A Biblical Response to Social and Emotional Learning

After His Own Heart

by Laura Elizabeth Fabrizio on February 12, 2024
See to it that no one takes you captive by philosophy and empty deceit, according to human tradition, according to the elemental spirits of the world, and not according to Christ. (Colossians 2:8)

One of the roles of Christian educators, including homeschool parents and caregivers, is to wisely discern the philosophical and theoretical approaches to education which become integrated in curricula and methods. These philosophies and theories will affect how a student does or does not develop a biblical worldview.

SEL directly contradicts God’s Word and undermines a biblical worldview.

One such approach that has crept into education is Social and Emotional Learning (SEL). A report by the U.S. Department of Education (DOE) defines SEL as “the process through which individuals learn and apply a set of social, emotional, and related skills, attitudes, behaviors, and values that help direct their thoughts, feelings, and actions in ways that enable them to succeed in school, work, and life.”1 Under this approach, success is defined in terms of social acceptability. The result is that students are trained to define right and wrong as whatever is collectively determined as appropriate. In other words, morality is defined by cultural majority view. In this way and others, SEL directly contradicts God’s Word and undermines a biblical worldview.

  1. SEL emphasizes emotions as the primary gauge for acceptable behavior. In this respect, SEL promotes the self as the supreme being, and it holds conforming to the morality of the collective group as the standard. SEL redefines “wrong” as anything that offends the feelings and standards of the collective group and “right” as affirmation of the feelings of the group.
  2. SEL demands empathy over compassion. While compassion focuses on the sufferer’s good, empathy focuses on affirming a person’s feelings. Pointing out a person’s error, or labeling a person’s actions as sin, is not socially acceptable in SEL.
  3. SEL elevates man-made identities and trains students to affirm them. In elevating man’s choices over biblical truth, SEL requires students to adhere to secular ideology in the name of creating “healthy” attitudes.

The above-mentioned study funded by the U.S. Department of Education reports that more than 90 percent of schools and districts in the U.S. focus on developing students’ SEL skills. Beyond public school, SEL is affecting educational design and has infiltrated both Christian school and homeschool curricula. Many of these materials claim to be Bible-based and God-centered, but if we understand the philosophical intent behind SEL, we should reject SEL materials as anything but biblical.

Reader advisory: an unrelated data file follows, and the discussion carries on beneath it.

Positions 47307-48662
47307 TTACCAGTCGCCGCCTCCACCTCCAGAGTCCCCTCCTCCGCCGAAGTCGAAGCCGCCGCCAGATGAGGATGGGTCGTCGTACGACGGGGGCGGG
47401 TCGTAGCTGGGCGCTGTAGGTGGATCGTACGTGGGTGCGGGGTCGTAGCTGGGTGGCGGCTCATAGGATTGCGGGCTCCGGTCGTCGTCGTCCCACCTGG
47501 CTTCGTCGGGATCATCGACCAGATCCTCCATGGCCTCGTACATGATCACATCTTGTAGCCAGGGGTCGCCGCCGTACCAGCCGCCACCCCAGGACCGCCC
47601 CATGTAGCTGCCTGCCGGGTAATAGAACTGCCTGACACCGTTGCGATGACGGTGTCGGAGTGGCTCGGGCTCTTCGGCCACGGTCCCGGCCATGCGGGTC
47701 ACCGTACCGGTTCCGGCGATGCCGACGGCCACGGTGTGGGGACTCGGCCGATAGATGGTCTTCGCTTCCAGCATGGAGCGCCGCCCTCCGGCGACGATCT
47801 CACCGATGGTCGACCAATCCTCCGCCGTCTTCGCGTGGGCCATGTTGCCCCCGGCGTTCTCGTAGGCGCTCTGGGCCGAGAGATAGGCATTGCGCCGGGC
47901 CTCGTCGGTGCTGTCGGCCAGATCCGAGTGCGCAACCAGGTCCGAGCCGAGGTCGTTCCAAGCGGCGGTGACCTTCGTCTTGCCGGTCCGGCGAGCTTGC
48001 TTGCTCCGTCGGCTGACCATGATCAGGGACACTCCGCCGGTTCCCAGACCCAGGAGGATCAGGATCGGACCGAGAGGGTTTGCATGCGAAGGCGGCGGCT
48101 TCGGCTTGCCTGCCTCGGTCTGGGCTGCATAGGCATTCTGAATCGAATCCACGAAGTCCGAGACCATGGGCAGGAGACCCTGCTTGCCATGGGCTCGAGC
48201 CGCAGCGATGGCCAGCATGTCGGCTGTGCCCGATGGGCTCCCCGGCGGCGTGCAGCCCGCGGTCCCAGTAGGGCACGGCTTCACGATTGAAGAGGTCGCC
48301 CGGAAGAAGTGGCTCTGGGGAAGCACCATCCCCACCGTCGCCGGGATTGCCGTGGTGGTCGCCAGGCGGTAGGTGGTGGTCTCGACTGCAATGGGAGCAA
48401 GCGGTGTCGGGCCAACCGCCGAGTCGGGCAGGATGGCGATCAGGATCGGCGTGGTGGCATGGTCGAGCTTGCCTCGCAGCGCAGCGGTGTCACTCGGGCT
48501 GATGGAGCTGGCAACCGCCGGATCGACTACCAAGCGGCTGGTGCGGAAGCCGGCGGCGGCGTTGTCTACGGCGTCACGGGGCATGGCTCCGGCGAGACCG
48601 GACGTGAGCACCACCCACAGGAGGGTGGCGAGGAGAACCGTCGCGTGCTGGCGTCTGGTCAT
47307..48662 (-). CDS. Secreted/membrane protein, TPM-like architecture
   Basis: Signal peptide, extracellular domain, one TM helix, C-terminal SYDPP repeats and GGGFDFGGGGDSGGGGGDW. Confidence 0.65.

1. It is God’s Word which sets the standard for morality. A Christian curriculum should affirm the sinful nature of man, born from the fall of Adam, and each student’s need to repent and receive the forgiveness of God through Christ’s redemptive work on the cross.
  2. God’s Word teaches us to show compassion to the lost by leading them to the only One who can heal their brokenness. Rather than teaching students to attune themselves to the emotions of those around them, a Christian curriculum should teach students to attune their hearts to God, placing him above all else.
  3. God’s Word affirms only two identities: lost and redeemed. Any other identity than one found in Christ is empty and destructive. A Christian curriculum should emphasize each student’s need for the gospel to change his identity from lost to redeemed.
Only God can provide the solution to matters of the heart.

One of the most important advantages of homeschooling is that we can select God-honoring materials that help students develop a biblical worldview. Only God can provide the solution to matters of the heart, giving a new heart through the rebirth of the Holy Spirit. We should choose curricula that draw our students’ hearts to the Lord, encouraging them to walk with him and bear the fruit of the Spirit in increasing measure.

To help students develop a biblical worldview, consider attending one of the many educational programs at the Creation Museum and Ark Encounter.


  1. Gagnier, K. M., Okawa, A., and Jones-Manson, S. (2022). Designing and Implementing Social Emotional Learning Programs to Promote Equity. White paper produced by AnLar and the Office of Elementary and Secondary Education; Education, Innovation, and Research Program (EIR).


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